Hydrogen production based on wind power can already be commercially viable today. Until now, it was generally assumed that this environmentally friendly Power-to-Gas technology could not be implemented profitably.
Economists at the Technical University of Munich (TUM), the University of Mannheim and Stanford University have now described, based on the market situations in Germany and Texas, how flexible production facilities could make this technology a key component in the transition of the energy system.
From fertiliser production, as a coolant for power stations or in fuel cells for cars, hydrogen is a highly versatile gas. Today, most hydrogen for industrial applications is produced using fossil fuels, above all with natural gas and coal. In an environmentally friendly energy system, however, hydrogen could play a different role: as an important storage medium and a means of balancing power distribution networks.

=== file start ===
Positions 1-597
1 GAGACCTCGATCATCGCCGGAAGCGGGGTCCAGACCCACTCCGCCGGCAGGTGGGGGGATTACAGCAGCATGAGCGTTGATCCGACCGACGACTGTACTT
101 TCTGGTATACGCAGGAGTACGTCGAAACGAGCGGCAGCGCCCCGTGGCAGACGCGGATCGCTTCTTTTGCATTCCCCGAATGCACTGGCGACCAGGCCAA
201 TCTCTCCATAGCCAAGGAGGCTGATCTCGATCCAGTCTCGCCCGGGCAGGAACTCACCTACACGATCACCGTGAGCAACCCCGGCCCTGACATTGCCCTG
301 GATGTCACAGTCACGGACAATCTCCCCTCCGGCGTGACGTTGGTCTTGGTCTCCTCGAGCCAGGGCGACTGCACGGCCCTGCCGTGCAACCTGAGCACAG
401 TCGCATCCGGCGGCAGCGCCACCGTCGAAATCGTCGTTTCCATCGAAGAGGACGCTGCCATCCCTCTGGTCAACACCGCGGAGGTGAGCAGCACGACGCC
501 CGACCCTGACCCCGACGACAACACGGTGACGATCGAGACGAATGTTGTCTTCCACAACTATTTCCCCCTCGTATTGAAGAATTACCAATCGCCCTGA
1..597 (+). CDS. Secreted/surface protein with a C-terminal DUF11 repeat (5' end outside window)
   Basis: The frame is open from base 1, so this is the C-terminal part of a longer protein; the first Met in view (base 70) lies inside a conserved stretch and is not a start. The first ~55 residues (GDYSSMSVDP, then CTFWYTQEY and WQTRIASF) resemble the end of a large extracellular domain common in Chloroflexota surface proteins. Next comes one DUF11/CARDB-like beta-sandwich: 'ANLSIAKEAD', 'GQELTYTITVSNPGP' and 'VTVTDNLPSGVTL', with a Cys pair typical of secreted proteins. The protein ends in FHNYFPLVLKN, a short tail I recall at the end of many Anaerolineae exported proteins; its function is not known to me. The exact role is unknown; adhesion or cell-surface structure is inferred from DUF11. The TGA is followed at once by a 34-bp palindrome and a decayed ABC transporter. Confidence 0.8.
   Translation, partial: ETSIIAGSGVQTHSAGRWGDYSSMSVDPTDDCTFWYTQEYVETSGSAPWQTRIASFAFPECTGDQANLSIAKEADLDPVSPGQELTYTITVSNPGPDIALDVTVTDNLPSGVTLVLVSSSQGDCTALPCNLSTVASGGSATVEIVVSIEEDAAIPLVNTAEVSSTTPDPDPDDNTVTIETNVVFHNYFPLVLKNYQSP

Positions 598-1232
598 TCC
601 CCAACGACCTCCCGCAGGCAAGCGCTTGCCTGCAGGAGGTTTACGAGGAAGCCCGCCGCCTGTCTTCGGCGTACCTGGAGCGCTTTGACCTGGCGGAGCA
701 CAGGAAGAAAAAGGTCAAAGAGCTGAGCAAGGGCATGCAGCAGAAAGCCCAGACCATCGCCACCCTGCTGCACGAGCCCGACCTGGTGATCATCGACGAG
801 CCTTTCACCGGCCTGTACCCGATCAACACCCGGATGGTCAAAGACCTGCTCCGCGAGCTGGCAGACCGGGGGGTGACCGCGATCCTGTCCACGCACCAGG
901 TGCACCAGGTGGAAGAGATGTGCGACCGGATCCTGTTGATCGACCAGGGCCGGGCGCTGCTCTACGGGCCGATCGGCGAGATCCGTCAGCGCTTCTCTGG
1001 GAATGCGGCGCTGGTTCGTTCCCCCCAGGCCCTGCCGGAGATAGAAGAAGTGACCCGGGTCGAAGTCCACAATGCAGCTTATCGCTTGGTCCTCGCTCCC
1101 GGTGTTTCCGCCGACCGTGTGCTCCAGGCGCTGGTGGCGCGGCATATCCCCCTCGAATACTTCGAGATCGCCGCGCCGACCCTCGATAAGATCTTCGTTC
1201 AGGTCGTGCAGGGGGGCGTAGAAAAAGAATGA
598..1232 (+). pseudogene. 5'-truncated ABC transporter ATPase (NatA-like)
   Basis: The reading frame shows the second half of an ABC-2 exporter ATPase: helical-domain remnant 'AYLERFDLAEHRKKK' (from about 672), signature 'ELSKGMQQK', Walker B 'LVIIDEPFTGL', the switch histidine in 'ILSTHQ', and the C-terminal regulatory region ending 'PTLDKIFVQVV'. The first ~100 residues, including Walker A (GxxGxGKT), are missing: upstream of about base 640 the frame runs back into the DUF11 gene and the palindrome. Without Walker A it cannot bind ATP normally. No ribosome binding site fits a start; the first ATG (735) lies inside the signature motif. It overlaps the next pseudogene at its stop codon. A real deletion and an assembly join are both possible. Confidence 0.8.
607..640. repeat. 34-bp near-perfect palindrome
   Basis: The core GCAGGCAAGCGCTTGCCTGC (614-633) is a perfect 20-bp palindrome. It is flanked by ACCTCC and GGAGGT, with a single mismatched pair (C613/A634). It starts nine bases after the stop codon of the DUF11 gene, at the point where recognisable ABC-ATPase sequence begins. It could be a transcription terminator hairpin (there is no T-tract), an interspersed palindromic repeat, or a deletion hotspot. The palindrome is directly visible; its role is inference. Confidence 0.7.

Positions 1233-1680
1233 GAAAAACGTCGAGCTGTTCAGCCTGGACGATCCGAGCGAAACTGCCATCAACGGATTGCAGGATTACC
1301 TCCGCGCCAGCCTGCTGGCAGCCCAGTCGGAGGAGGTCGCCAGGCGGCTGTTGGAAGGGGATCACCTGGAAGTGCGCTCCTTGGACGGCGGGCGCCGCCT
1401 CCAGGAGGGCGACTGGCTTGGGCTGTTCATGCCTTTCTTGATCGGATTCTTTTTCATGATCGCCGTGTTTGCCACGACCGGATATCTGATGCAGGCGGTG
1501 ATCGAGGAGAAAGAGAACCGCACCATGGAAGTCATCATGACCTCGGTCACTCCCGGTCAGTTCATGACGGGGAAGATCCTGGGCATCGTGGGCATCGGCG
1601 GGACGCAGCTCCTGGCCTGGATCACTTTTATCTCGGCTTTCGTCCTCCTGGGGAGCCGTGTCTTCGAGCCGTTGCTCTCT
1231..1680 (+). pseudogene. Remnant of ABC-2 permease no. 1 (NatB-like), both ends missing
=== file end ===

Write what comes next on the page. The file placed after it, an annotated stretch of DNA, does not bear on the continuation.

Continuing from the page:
Excess wind and solar energy can be used to produce hydrogen through water electrolysis. This process is known as Power-to-Gas. The hydrogen can recover the energy later, for example by generating power and heat in fuel cells, blending hydrogen into the natural gas pipeline network or converted into synthesis gas.
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